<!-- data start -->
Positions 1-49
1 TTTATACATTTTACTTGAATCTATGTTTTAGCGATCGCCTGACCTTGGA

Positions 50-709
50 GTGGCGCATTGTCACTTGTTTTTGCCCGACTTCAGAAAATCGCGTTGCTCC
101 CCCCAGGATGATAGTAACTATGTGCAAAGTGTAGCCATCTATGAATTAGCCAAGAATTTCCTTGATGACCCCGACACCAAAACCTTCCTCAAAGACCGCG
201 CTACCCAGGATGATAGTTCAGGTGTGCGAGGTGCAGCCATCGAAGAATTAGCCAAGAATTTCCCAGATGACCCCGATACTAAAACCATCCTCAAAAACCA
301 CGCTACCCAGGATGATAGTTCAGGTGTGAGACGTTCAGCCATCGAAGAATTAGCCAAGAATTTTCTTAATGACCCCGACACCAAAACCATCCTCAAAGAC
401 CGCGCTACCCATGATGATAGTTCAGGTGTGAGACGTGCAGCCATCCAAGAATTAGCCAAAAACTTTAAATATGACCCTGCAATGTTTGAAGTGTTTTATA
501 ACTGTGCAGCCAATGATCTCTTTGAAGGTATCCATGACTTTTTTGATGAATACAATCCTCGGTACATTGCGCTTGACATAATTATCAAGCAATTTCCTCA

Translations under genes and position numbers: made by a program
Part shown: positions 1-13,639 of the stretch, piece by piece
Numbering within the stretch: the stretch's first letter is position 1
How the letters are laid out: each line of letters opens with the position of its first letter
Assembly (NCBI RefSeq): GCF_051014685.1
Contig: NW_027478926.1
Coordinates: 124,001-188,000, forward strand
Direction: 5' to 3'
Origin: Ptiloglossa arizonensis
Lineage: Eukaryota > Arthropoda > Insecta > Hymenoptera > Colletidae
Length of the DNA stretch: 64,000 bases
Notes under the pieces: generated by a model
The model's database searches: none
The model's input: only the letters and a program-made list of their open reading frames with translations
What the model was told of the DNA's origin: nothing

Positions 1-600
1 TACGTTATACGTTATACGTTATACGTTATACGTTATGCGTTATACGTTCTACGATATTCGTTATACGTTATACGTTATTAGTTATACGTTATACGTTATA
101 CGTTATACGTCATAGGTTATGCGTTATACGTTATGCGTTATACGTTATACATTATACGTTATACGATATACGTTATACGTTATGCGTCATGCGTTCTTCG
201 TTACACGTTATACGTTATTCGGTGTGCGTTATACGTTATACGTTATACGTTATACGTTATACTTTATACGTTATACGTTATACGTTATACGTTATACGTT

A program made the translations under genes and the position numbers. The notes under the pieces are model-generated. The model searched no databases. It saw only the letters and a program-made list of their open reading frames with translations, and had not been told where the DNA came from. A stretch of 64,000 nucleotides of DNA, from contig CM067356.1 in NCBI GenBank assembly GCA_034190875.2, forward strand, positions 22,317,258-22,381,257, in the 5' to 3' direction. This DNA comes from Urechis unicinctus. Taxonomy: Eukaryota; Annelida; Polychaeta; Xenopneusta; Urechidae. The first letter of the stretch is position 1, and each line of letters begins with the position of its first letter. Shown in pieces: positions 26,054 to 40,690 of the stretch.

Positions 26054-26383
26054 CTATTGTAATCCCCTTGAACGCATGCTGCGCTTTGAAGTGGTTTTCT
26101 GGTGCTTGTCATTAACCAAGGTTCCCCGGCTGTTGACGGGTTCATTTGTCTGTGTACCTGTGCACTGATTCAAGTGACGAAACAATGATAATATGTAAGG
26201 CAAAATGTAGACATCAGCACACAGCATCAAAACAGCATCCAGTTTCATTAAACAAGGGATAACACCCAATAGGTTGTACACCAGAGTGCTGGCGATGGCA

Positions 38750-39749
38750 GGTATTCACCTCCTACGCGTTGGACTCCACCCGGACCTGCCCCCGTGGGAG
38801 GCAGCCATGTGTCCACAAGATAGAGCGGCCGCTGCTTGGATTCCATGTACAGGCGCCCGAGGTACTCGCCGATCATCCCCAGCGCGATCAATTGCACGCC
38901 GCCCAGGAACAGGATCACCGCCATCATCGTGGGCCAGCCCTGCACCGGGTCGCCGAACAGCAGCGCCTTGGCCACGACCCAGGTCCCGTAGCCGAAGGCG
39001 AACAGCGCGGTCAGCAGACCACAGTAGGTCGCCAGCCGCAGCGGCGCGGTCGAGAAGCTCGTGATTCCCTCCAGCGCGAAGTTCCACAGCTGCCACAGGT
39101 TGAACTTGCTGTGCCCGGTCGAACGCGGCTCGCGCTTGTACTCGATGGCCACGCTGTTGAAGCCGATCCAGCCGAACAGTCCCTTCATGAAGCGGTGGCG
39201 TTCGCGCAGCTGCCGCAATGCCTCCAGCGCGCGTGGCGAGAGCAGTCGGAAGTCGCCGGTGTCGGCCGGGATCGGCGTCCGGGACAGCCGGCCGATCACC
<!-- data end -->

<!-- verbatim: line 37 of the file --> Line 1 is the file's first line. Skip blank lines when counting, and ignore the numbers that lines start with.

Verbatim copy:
38901 GCCCAGGAACAGGATCACCGCCATCATCGTGGGCCAGCCCTGCACCGGGTCGCCGAACAGCAGCGCCTTGGCCACGACCCAGGTCCCGTAGCCGAAGGCG